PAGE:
• Much of MAR builds on the UK experience of tackling market abuse through its implementation of the original Market Abuse Directive. Together with the reforms to the Markets in Financial Instruments Directive, the UK was a driving force in trying to modify market regulation to match recent developments in trading and the proliferation of new trading venues. It is unlikely, therefore, that there would be much political or regulatory will to roll back the more onerous provisions of MAR (e.g. reverting back to a regime that focused on trading on regulated markets only). Indeed, it would appear to be politically risky for the UK Government to be seen to relax a regime which targets, inter alia, insider trading and market manipulation. In market terms, a significant divergence from EU norms might also damage investor confidence in the UK markets.
  • Even if the UK were to streamline, simplify or strip-down MAR when designing its new UK specific market abuse legislation, we consider that the effects of doing so would be relatively limited for EU and non-EU market participants. In the case of issuers in the US and Asia, the most relevant EU markets triggering the additional requirements of MAR are located outside the UK, in Luxembourg and Ireland. The group of US companies with their only current EU listing in the UK is a very small one. Furthermore, the investment banks offering underwriting services in London will continue to service many issuer clients who are likely to have an EU listing of securities; MAR will remain applicable to these banks when they act on behalf of such issuers.


All of that said, Brexit will provide an opportunity for the FCA to provide detailed guidance on the scope and application of the market abuse regime. The FCA and its predecessor, the FSA, used to provide this in a wide ranging Code of Market Conduct, contained in its Handbook of rules and guidance. This Code provided details of the relevant safe harbors from the market abuse offences and examples of the types of behaviour which constituted market abuse under the implementation of the old Market Abuse Directive in UK law. With the advent of the directly applicable (meaning it did not have to be implemented into national law) MAR, the FCA was required to pare down the Code of Market Conduct considerably. The FCA is not permitted to provide detailed guidance that risks going beyond the EU harmonized rules set out in MAR and associated secondary legislation. In practice, guidance on the scope and application of the MAR rules is now the primary responsibility of ESMA. When the UK exits the EU, it may be possible for the FCA to reinstate a more detailed version of the Code of Market Conduct—this could be particularly helpful in helping to resolve some of the areas of legal uncertainty in the MAR regime, even if the UK legislation and related rules are likely to be similar in function and appearance to MAR.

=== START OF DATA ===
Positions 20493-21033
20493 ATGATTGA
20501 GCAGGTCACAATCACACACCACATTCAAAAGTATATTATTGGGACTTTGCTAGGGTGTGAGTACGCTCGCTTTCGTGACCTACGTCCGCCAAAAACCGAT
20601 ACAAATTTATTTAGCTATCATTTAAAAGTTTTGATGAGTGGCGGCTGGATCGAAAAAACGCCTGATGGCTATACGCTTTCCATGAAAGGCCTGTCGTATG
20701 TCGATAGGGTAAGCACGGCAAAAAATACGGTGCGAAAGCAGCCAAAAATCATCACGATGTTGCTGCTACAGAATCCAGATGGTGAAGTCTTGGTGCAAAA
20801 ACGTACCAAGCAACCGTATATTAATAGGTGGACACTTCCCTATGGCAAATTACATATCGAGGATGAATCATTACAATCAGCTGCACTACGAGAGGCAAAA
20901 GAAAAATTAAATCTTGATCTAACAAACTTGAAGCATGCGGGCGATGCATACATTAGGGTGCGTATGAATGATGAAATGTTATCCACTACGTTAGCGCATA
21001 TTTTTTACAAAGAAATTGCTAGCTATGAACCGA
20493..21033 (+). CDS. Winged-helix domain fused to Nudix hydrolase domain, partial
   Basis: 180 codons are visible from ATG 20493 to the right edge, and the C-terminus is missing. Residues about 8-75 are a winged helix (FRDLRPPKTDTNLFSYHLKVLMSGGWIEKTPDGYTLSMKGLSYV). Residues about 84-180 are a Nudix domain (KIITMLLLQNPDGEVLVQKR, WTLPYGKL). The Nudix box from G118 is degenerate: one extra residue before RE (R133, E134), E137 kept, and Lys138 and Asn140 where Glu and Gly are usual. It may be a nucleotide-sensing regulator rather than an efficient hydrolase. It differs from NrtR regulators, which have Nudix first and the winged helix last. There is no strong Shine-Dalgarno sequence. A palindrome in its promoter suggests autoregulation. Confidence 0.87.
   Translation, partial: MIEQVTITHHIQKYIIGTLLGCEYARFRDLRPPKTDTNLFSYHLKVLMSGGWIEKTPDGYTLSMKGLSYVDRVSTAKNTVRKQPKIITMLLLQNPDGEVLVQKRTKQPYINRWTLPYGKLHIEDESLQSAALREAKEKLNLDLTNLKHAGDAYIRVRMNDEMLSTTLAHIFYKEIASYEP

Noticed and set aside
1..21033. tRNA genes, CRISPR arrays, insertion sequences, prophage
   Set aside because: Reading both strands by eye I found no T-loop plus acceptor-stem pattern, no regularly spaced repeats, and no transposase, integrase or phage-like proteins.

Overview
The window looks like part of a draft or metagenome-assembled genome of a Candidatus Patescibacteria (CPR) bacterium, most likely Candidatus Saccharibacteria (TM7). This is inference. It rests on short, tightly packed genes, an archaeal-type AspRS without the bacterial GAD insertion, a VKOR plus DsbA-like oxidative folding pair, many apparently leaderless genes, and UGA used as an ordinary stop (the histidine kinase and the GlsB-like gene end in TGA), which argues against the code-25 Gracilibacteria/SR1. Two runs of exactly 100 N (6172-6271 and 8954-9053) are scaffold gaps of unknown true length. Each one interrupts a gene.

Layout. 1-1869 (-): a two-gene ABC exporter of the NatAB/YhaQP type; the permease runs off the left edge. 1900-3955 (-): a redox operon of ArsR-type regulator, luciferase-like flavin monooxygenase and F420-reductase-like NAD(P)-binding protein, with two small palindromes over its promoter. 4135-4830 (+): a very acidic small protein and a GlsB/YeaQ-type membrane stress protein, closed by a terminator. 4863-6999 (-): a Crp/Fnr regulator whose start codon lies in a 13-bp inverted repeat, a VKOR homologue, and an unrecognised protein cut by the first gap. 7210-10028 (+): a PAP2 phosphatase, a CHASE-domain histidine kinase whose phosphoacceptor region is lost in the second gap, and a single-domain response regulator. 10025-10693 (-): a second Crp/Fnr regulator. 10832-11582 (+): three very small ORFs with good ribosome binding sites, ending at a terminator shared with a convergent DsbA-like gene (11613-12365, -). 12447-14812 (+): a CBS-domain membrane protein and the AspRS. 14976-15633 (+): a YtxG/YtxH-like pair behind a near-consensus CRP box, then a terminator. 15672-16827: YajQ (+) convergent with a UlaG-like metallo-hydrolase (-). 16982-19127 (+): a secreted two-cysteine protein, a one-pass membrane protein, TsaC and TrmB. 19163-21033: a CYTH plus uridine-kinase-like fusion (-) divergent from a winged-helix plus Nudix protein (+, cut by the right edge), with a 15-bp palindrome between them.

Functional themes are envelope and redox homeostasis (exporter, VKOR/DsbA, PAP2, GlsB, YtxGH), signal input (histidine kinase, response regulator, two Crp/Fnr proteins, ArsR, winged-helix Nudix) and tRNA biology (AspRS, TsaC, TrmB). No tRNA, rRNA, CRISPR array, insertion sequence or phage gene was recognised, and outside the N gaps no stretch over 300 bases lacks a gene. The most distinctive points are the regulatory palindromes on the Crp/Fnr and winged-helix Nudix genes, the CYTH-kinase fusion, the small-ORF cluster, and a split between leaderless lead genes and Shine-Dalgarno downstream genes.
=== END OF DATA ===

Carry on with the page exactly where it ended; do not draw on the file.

A regime that is here to stay

In the three months since it began to apply in the EU member states, MAR has had a material impact on the way that the global capital markets work. The UK government and regulator has, for the most part, bought into the new regime and expects UK market participants to comply with it. We do not expect Brexit to result in a relaxation of the market abuse regime in the UK in any meaningful way or to mitigate MAR’s extra-territorial effects, but we can at least hope that Brexit will allow the UK regulator more freedom to communicate its expectations on market abuse and provide clear guidance to firms; to paraphrase the Brexit campaign’s most effective slogan, the FCA can “take back control” of the market abuse regime in the UK.


1 It will also be interesting to see if other EU jurisdictions seek to follow the French lead and try to set up similar fast lanes for UK firms wishing to move their operations within the EU. (go back)